How to query with reasoner from R (rstats)?

Hi Everyone,

I do most of my data manipulation and analysis in R and have used a variety of R packages (redland, rrdf/rdflibs, SPARQL) to retrieve data from Stardog with SPARQL queries.

Now I want to leverage ontologies and reasoning in my queries. I’ve seen recent posts here about how to do this from JavaScript with { reasoning : true }. I can’t find how to do this in with my usual R packages.

Are there any R users out there who have experience with reasoner-based querying? Is one potential solution to write the query in JavaScript and execute a .JS file from R (eeew - rather kludgy) ? If JS is the only option I would appreciate a code example to get me started.

Here is my example R code for a simple query. ValidationFile is a subclass of File, so I want to query for all “Files” with the reasoner on. I hope that makes sense.


endpoint <- "http://localhost:5820/project/query"  # Endpoint

query = paste0("
PREFIX eg:  <> 
SELECT (COUNT(?file) AS ?numFiles)
   ?file rdf:type eg:ValidationFile ;  # No reasoner
  #  ?file rdf:type eg:File ;  # Use with reasoner
} " )

qd <- SPARQL(endpoint, query)
triplesDF <- qd$results

Hi Tim,

It’s somewhat hacky (and I’m not sure if it’s officially supported), but you can append the query string param ?reasoning=true to your endpoint, and that should enable reasoning without you having to dive into the SPARQL library to set a flag.

Why is reasoning=TRUE considered “hacky?” It’s documented as the way to invoke reasoning, e.g. here

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Considering I wrote the linked blog post, you might think I would have remembered that. You’re absolutely right, and I misspoke. It was, at one time or another, undocumented, so I suppose I still had that mindset…

I’ve tested with both library(SPARQL) and library(rrdf). Both failed. :frowning:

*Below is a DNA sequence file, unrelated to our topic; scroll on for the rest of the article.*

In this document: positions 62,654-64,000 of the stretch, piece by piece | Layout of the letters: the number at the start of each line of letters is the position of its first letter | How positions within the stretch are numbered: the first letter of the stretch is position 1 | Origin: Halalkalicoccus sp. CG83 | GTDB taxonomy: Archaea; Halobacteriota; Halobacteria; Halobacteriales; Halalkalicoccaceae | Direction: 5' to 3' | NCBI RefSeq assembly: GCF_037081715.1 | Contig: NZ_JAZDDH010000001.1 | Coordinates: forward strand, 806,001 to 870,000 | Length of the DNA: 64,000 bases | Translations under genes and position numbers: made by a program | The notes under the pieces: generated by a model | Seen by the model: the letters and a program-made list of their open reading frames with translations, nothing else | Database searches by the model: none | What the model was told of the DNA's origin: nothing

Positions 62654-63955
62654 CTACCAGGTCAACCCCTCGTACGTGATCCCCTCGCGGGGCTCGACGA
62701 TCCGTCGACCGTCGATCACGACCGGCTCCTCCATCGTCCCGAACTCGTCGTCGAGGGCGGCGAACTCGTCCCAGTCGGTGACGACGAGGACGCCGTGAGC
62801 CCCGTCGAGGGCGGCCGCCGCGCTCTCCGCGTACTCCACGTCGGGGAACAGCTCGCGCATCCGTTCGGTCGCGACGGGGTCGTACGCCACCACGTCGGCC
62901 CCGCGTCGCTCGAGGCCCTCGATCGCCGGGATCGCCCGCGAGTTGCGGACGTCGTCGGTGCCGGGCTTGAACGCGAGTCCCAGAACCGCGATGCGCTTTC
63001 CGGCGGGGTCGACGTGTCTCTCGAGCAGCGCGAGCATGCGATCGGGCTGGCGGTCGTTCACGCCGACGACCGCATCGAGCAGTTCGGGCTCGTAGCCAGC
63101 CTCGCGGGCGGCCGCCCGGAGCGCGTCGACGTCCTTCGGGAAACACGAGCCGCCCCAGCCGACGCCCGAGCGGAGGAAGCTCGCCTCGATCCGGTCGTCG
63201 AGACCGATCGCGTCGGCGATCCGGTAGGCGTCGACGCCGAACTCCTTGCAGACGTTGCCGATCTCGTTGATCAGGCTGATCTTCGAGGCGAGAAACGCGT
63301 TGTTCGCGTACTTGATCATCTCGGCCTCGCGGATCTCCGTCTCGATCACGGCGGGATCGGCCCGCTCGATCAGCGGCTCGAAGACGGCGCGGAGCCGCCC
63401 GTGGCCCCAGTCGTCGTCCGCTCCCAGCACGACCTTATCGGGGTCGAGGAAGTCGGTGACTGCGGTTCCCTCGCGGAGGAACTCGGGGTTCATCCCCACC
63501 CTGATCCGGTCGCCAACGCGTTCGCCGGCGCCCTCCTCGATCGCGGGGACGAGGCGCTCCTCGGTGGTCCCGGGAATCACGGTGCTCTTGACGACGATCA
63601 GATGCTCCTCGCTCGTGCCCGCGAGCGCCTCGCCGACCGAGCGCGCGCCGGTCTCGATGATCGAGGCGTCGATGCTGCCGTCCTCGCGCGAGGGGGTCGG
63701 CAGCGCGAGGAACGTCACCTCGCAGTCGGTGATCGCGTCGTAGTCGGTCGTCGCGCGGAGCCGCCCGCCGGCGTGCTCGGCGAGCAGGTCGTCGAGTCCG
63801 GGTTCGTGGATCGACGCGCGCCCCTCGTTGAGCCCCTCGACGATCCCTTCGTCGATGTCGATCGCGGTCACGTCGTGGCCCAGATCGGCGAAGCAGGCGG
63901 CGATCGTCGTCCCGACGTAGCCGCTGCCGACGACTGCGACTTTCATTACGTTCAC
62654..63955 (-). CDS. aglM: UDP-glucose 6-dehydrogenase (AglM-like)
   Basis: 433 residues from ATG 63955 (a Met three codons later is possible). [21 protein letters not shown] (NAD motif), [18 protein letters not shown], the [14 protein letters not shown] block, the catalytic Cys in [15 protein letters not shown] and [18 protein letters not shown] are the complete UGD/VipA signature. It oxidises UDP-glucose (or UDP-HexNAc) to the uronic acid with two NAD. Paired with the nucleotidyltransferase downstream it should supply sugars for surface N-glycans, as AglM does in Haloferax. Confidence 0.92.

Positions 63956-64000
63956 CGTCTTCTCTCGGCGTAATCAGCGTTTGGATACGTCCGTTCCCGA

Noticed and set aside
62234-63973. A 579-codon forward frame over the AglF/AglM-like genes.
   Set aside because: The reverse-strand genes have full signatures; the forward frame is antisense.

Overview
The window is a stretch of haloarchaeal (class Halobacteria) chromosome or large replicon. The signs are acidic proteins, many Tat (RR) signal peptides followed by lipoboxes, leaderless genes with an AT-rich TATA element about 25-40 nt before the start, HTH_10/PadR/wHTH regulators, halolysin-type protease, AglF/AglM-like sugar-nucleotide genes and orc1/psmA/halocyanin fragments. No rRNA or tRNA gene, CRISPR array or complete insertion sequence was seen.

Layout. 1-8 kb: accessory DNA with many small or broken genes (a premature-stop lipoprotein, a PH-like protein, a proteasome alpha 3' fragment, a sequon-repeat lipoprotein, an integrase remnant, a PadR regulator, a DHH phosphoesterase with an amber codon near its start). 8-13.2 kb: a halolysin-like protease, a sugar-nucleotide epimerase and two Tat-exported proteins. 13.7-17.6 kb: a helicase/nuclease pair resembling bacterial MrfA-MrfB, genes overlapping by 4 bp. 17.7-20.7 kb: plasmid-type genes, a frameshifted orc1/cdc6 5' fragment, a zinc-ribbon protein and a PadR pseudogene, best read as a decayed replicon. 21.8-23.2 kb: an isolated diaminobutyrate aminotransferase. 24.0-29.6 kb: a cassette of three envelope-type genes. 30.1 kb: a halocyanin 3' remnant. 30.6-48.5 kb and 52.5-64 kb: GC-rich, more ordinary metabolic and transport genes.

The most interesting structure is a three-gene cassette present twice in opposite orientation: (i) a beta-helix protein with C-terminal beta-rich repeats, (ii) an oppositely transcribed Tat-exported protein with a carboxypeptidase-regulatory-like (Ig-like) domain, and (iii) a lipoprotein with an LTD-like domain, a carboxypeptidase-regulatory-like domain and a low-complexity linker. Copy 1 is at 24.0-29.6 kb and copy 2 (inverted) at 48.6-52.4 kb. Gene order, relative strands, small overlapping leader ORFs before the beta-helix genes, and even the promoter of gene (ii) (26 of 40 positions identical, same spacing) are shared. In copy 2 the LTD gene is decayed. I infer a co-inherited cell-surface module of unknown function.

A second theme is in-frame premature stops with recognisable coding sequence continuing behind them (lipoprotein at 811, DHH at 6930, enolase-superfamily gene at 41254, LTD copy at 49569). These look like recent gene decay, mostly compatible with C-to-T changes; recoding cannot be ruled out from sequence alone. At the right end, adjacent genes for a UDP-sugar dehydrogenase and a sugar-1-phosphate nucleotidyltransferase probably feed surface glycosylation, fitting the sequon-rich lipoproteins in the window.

With endpoint set as:
endpoint <- 'http://localhost:5820/project/query?reasoner=TRUE'

  1. library(SPARQL)
    Results in error in console:
    Error: XML content does not seem to be XML: ’
    _:node1cm0aieofx10 a ; “/project/query” ; ; ; , , , , ; ; ;

  2. library(rrdf)
    Result: No error, but no results returned. Executed same query in Stardog Studio and returned a count of 16 with the reasoner turned on.

The parameter name should be “reasoning,” not “reasoner.” As for why that seems to have returned a document according to the graph store protocol, that might be worth us taking a look at…

Apparently, I can’t read. :crazy_face:

The good news:
With reasoning=TRUE , the code now works for library(rrdf). Hooray!
I’d stopped using this library a while back because it is no longer actively supported and is not on CRAN. I prefer a library that is actively supported.

Bad news:
Still getting “Error: XML content does not seem to be XML:” error for library(SPARQL), which is actively developed and is on CRAN.

I mistakenly do not have an example using library(redland) - I had only used it to read from TTL files, and not from triplestores.

While I have something that works, my quest for a supported R package continues.

Thanks for the advice and proof reading. :slightly_smiling_face:


Note that R SPARQL is just a (very thin) wrapper around RCurl. It might be useful for you to first test your query at the OS level using wget or curl to verify your syntax, then try submitting the known-good query from R via RCurl.

If these both work, the error is then either in what R SPARQL is tacking on or how you’re parameterizing it.

Unfortunately, we’ve found that to gain confidence in what we’re getting through SPARQL we need to sanity-check via the steps above.


Hi John,
Thanks for confirming curl because I had just started looking into RCurl! I have no experience with it, but I’m thinking there is a way to pass the arguments in the SPARQL() line. I just need to figure out the syntax.

SOLVED for library(SPARQL)

The R SPARQL library has an additional parameter “extra” that can be used to specify parameters and values. In this case:

qd <- SPARQL(endpoint, query, extra=list(reasoning=‘TRUE’))

Additional good info here:

Thanks John and Stephen for your help!


1 Like

just taking advantage of lunchtime to pass philosophical judgement…

it’s hacky because it consists in writing (hacking) the URL as opposed to using the prescribed library method for building that URL indicated in Novas’ solution

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